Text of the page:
The memory of the Tom Wilson episode is seared into the Rangers’ collective consciousness, there is no doubt about that. The players who were with the Rangers for the May 3 outrage on the ice and the subsequent abandonment by the NHL, George Parros and its department of player safety will not forget.
That will provide the backdrop for the 2021-22 season, which not so coincidentally at all, will commence with next Wednesday’s opening game at Washington. That provided the backdrop for the Rangers’ response to the left leg injury Ryan Reaves sustained Wednesday after awkwardly clicking skates with the Devils’ P.K. Subban during the first period of their preseason game at the Garden.
Some might have been taken aback by the fact that it was Chris Kreider who took it upon himself to confront Subban, first with words at the bench during the television timeout that coincided with the incident, then by engaging the defenseman directly off the second period’s opening draw, then by fighting Subban directly off the third period opening draw, when the Devils defenseman tackled him.
Some might also have inferred that Kreider’s reaction was part of a campaign drive for the captaincy, a position the Rangers will fill before the opener after leaving it vacant since trading Ryan McDonagh at the 2018 deadline.
But those who were surprised with Kreider’s response and those looking for an ulterior motive on the senior Ranger’s behalf are not familiar with his history. This was not an out-of-character night. In fact, it was entirely consistent with his résumé.
Backtrack to Game 6 of the 2015 conference finals at Tampa Bay. The Blueshirts, facing elimination, were up 2-0 late in the first period when Steven Stamkos ramrodded McDonagh into the wall with a cross check. Who provided immediate retribution of his own, who came to the defense of the captain, who, by the way was playing with a broken foot?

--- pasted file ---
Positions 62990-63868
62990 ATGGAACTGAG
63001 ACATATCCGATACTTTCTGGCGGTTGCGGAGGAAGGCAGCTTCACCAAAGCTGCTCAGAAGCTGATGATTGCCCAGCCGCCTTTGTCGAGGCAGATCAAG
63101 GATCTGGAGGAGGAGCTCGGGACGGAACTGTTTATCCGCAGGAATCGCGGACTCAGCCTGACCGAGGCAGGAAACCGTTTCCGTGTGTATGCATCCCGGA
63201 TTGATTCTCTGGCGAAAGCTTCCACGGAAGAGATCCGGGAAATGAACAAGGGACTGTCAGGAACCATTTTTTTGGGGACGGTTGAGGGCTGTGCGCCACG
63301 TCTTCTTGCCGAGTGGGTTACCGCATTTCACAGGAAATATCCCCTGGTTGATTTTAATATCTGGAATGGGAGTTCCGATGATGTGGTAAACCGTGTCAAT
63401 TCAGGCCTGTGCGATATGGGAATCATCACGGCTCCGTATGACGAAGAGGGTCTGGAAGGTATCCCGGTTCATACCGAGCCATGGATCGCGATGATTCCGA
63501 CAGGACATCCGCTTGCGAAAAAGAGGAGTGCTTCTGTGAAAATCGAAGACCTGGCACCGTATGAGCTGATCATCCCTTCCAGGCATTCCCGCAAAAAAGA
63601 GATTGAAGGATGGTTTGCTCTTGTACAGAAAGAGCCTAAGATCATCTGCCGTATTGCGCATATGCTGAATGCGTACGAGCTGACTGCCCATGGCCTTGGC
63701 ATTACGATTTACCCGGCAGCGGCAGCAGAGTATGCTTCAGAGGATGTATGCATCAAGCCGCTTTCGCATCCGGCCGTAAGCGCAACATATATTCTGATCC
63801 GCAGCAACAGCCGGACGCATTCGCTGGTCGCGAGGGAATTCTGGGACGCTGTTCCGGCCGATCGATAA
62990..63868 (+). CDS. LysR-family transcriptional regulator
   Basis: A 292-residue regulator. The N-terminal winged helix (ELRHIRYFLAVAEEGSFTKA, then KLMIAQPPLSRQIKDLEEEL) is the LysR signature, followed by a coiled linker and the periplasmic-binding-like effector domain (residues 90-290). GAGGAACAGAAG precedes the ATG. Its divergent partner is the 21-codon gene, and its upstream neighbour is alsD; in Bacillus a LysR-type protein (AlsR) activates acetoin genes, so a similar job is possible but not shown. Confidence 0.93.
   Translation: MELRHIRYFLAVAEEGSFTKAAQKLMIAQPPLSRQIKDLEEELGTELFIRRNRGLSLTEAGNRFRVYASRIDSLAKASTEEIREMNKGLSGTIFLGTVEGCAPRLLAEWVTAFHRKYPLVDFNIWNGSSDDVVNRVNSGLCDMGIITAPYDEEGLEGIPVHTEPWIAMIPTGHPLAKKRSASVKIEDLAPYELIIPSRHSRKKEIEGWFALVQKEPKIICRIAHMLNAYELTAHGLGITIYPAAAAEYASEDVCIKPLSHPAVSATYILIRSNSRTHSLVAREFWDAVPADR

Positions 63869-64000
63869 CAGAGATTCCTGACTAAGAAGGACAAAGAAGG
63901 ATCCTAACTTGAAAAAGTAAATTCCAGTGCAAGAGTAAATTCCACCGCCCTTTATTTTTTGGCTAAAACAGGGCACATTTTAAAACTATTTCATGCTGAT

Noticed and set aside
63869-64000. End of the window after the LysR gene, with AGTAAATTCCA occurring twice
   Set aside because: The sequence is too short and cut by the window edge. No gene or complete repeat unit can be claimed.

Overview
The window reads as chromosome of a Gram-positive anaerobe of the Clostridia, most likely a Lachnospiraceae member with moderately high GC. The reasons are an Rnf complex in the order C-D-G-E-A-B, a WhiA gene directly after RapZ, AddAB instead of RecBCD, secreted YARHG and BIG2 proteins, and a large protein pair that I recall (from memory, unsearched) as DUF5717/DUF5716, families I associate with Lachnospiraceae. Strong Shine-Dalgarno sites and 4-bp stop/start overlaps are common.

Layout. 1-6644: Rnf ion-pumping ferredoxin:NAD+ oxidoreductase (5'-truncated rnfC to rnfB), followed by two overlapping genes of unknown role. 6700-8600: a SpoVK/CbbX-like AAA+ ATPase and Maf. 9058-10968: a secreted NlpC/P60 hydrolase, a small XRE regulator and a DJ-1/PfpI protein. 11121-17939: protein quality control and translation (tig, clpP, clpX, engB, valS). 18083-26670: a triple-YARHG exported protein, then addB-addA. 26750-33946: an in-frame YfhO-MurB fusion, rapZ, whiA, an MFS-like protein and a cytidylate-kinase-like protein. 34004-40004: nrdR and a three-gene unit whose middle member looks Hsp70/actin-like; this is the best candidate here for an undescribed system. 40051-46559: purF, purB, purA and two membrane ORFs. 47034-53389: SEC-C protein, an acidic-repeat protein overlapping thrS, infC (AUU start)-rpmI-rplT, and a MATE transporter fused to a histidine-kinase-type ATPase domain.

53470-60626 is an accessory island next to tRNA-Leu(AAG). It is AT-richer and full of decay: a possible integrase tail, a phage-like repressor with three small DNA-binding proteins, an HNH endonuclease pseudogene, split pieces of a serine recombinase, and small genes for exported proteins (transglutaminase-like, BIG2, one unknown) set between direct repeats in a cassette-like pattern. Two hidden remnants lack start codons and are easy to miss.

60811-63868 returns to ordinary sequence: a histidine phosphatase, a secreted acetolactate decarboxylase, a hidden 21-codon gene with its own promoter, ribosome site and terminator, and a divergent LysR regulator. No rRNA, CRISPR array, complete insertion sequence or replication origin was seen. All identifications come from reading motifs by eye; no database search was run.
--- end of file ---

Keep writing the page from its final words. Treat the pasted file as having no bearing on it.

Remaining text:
Why, it was Kreider.
(The next morning, after the Rangers had won 7-3 to set up a Game 7 at the Garden, and the less said about that the better, then-head coach Alain Vigneault was asked about Kreider’s response. This is what he said: “As much as at some point you’re happy that a player protects their teammate, and at this point not knowing what the referees are going to call, I’m more tempted to say turn the other cheek and let’s play.” Thus neutered, the Blueshirts were 2-0 losers in Game 7, about which I have already said too much.)
Enough cheeks have been turned in the interim. Way too many, in fact.
Fast-forward from May 2015 to September 2018, with the Rangers in New Jersey for the first preseason game of David Quinn’s tenure. Midway through the third period, Devils defenseman Eric Gryba concussed Boo Nieves with a brutal head shot that effectively ruined the young center’s career. There was no call on the play. There was no response from the Rangers, either.
In the room following the game, however, it was Kreider who stood up and told his teammates that was unacceptable and would no longer be the order of business. Now, the message may have eroded over the years, but a few days after the fact, when Ross Johnston tried something foolish during an exhibition game in Bridgeport, Cody McLeod actually retaliated. So Kreider’s words, which remained behind the closed doors, did have at least an immediate impact.
This is who Kreider is, this is what he believes in. Kreider was raised as a pro in the Rangers’ room by Ryan Callahan, who never turned a cheek. Kreider broke in at the end of the Black-and-Blueshirt run. Kreider is a Ranger who believes in the crest, who believes in the organization, who believes in the value of backing up a teammate.
Wednesday night was not a campaign stunt. It was the senior Ranger, here first off the Boston College campus in April 2012, here to stay in October 2013 after a few short stints with AHL Hartford, being himself.
I have endorsed Kreider for the captaincy before, but unless Chris Drury sees things dramatically differently from John Davidson and Jeff Gorton, that ship has probably sailed. It seems as if Jacob Trouba is the favorite son.
Regardless, Kreider will keep being Kreider.
Wednesday was not a one-off.